Artists rage against the status quo
When Charlotte-based artist Meredith Connelly heard about the Supreme Court reversal of Roe v. Wade in June, she was overcome with a sense of helplessness.
“I just felt a lot of grief and a lot of anger, and I felt that I couldn't be the only one,” Connelly said.
At first, she sat at her kitchen table and read headline after headline in disbelief. Then she snapped into action.
“I started reaching out to a couple of creatives that were friends of mine just to gauge interest and was like, do we do a show? Should we do a show? And then from there it just grew,” she said.
Within six weeks, she had pulled together a show of 25 local and national artists representing diverse identities and backgrounds.
Support from Charlotte is Creative and a Cultural Vision Grant allowed the show, "Not in Repose," to fund supplies and shipping costs for immigrant, Black, Indigenous and LGBTQ artists.
Their work, more than 55 pieces of art, will be on display starting Friday at the Goodyear Arts gallery in Camp North End. The venue agreed to donate its commission fee from the show to the Carolina Abortion Fund.
“It's not just Roe v. Wade. It's climate justice, it's gun control, it's civil unrest, it's LGBTQIA+ rights, it's Indigenous genocide and Indigenous rights,” Connelly said. “I think it's safe to say it's going to be stirring.”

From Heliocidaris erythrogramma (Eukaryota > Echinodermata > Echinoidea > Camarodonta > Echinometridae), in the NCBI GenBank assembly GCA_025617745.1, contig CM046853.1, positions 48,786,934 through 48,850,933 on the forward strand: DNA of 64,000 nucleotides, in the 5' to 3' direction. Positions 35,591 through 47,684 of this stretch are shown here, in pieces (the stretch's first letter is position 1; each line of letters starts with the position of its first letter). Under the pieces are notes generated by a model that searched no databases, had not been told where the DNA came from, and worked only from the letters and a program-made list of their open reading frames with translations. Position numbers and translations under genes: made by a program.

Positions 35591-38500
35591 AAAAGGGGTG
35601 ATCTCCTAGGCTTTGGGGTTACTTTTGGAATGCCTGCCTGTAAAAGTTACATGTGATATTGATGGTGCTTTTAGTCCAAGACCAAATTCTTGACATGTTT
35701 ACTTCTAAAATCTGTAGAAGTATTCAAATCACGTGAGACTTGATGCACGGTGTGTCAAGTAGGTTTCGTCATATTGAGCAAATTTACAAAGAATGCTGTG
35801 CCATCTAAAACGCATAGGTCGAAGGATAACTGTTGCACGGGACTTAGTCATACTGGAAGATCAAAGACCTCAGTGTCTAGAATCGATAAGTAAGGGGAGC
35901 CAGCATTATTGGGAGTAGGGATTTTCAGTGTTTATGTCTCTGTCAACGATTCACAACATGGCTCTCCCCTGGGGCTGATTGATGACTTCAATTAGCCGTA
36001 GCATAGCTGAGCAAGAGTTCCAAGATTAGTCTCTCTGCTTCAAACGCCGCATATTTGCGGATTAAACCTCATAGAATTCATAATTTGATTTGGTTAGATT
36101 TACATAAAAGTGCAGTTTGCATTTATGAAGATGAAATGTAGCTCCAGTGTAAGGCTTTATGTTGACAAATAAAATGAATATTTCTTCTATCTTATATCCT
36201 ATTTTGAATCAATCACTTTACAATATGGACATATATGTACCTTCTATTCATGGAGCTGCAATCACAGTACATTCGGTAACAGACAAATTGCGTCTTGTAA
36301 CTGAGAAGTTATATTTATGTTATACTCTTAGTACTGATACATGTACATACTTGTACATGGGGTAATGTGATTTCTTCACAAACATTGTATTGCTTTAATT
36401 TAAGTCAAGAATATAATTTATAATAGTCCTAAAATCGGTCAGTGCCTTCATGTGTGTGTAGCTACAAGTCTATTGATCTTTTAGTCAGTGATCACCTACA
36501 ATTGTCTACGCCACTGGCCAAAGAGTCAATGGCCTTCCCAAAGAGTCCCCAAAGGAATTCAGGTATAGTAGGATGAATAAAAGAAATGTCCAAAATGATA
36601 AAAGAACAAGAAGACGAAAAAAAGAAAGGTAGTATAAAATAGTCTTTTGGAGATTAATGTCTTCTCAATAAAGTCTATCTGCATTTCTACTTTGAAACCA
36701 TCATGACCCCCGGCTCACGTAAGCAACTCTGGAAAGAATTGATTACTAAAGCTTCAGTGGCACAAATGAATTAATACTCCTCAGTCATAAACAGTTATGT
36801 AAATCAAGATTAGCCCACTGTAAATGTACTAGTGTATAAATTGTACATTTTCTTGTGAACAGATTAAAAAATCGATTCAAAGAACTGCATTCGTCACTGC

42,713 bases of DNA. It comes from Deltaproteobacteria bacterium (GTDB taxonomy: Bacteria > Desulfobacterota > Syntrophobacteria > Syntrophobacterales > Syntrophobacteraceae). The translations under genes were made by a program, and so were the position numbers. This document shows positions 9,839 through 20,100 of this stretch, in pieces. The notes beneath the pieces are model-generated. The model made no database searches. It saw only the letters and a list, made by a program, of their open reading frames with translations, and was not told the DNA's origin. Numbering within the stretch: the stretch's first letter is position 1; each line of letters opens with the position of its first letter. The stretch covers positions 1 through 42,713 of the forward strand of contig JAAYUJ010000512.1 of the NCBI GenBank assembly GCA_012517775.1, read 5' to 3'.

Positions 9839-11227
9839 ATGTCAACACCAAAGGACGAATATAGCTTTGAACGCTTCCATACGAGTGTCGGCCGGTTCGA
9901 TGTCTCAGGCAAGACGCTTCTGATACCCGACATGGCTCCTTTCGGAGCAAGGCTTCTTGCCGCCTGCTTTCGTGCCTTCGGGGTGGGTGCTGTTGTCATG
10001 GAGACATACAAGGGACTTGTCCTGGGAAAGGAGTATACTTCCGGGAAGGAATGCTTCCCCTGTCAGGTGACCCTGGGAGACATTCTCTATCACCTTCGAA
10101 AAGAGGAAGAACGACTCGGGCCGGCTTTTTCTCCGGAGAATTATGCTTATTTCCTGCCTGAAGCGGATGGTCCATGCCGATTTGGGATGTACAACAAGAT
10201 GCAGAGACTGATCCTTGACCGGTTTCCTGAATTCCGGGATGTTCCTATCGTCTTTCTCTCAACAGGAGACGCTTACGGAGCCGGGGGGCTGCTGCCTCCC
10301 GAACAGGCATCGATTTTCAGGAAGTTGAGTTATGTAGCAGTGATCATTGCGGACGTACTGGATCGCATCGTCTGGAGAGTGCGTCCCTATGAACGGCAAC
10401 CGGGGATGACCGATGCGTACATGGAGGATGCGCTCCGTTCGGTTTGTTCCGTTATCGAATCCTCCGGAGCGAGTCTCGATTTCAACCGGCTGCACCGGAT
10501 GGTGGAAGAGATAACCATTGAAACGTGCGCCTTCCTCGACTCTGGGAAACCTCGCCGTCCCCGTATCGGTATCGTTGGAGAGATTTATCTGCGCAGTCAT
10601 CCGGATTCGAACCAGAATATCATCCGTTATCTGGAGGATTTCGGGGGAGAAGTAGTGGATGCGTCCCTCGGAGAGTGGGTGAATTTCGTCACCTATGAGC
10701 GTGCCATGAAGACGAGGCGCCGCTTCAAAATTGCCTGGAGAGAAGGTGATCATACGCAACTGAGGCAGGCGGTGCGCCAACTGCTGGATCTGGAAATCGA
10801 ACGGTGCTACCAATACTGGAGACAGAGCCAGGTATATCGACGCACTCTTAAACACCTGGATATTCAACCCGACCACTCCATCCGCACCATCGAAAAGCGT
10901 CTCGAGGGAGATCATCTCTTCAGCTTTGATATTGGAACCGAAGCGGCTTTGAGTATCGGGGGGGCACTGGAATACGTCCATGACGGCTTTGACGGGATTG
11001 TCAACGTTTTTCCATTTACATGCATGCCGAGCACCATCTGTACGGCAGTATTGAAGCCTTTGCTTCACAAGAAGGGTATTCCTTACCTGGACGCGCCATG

If that all seems like a lot, artist Bree Stallings agrees.
“I think if we peel back the sadness and the anger, I think we'll all find that we're just really, really tired,” Stallings said.
In her self-portrait for the show, Stallings sleeps naked in a dreamscape of leaves, colors and coy fish. She pulls symbolism from her Southern and Japanese heritage.
“It's really bright, it's really vivid and, you know, it's really beautiful. But there still is this chaos that's happening. I'm choosing to rest at the intersection,” Stallings said. “The most radical thing I can think to do right now is to rest.”
Connelly says opening night will be a multisensory experience with lights, video, poetry and music.
“It's going to, I believe, evoke questions, potential discomfort with certain works and also hopefully connection and understanding,” Connelly said. “It is not a censored show. There is some nudity and there are mature topics.”
The exhibition runs for three weeks at Goodyear Arts. Opening night is Friday from 6-9 p.m. While admission is free, organizers are accepting sanitary pads and hope to donate them to local schools.